It's no secret that people love their pets, but do they love their pets like they love their own children?
A new study by Massachusetts General Hospital has an answer to that: "yes." They discovered that the relationship between people and their pets is similar to the relationship between people and their children.
"Several previous studies have found that levels of neurohormones like oxytocin -- which is involved in pair-bonding and maternal attachment -- rise after interaction with pets, and new brain imaging technologies are helping us begin to understand the neurobiological basis of the relationship, which is exciting," says Lori Palley co-lead author of the report.
Researchers used a group of mothers with at least one child between the ages of 2 and 10. These mothers also owned one pet dog for at least two years. These mothers filled out surveys with questions about their relationships with both their children and dogs. Researchers also gathered photos of the children and dogs in question.
The mothers then lay inside an MRI scanner, which allowed researchers to measure activity in their brains. While researchers scanned the mothers, they showed them images of their children and their dog, along with images of the other participants' children and dogs. After the MRI session, each mother filled out another survey and rated images based on their reaction to them, such as excitement and pleasantness.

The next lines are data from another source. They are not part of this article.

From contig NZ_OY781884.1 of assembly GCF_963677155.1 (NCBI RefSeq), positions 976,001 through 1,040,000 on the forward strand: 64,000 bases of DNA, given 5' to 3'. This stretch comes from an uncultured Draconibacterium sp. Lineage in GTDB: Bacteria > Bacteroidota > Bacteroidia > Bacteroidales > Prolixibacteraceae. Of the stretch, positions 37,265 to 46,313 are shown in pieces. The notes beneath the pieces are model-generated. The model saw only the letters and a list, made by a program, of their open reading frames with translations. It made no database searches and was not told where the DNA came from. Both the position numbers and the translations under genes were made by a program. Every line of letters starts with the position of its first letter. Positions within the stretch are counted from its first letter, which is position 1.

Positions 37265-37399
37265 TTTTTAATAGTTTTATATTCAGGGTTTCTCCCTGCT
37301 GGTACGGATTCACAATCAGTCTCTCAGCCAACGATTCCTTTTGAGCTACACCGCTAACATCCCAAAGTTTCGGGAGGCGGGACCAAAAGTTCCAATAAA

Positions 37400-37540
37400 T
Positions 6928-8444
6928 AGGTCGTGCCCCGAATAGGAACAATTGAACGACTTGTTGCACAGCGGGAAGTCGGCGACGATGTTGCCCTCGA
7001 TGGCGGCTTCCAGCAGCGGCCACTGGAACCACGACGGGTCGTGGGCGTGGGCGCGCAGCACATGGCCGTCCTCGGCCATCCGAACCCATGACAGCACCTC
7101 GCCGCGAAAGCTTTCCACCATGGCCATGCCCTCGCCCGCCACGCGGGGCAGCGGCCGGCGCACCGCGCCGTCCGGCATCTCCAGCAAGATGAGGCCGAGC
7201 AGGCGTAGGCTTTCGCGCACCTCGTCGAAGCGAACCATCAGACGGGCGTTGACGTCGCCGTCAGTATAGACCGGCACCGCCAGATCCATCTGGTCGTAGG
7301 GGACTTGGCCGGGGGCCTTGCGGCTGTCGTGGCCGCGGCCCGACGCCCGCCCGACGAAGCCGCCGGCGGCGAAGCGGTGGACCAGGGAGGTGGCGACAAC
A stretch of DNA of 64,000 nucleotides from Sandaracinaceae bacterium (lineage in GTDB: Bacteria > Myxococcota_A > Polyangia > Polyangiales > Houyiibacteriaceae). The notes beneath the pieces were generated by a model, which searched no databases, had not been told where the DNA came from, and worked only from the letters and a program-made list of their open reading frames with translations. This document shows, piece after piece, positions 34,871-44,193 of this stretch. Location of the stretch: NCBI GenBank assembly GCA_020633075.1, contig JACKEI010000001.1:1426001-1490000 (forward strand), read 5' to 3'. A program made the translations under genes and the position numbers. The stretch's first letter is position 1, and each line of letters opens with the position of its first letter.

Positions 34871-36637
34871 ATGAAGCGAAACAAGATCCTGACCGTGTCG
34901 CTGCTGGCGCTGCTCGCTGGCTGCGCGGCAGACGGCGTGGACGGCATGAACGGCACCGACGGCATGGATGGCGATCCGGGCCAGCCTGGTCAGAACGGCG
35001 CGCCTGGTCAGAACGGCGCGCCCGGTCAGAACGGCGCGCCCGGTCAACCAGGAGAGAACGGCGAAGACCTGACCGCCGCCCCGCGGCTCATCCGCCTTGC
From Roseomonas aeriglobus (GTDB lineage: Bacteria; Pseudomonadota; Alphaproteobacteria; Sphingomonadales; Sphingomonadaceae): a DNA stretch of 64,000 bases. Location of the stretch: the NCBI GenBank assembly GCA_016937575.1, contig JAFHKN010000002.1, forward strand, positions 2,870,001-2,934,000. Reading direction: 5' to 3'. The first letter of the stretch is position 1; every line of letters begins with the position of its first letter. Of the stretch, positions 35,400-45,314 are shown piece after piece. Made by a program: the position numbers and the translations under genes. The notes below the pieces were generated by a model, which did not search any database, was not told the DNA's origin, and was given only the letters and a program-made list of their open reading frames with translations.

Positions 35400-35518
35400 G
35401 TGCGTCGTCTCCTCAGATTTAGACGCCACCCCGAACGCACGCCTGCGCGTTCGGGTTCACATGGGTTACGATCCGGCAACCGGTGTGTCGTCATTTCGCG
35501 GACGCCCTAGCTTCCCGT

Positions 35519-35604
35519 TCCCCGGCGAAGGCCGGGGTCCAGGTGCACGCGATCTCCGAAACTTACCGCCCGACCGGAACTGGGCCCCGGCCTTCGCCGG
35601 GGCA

The research showed strong similarities in brain activity when the mothers saw images of their children and their pets. These areas of the brain were typically those responsible for emotion and visual processing. These areas were more active when mothers viewed images of their own children and dog, as opposed to when they viewed images of other children and dogs.
Interestingly enough, the fusiform gyrus part of people's brain responded more to images of their dogs than of their children. This part of the brain handles facial recognition. This suggests that the human-pet relationship is more based on visual indications than verbal ones, whereas the human-child relationship is a based on a combination of both.
"Although this is a small study that may not apply to other individuals, the results suggest there is a common brain network important for pair-bond formation and maintenance that is activated when mothers viewed images of either their child or their dog," says Luke Stoeckel, co-lead author of the study.
So don't worry, it's perfectly normal to refer to your pets as your babies.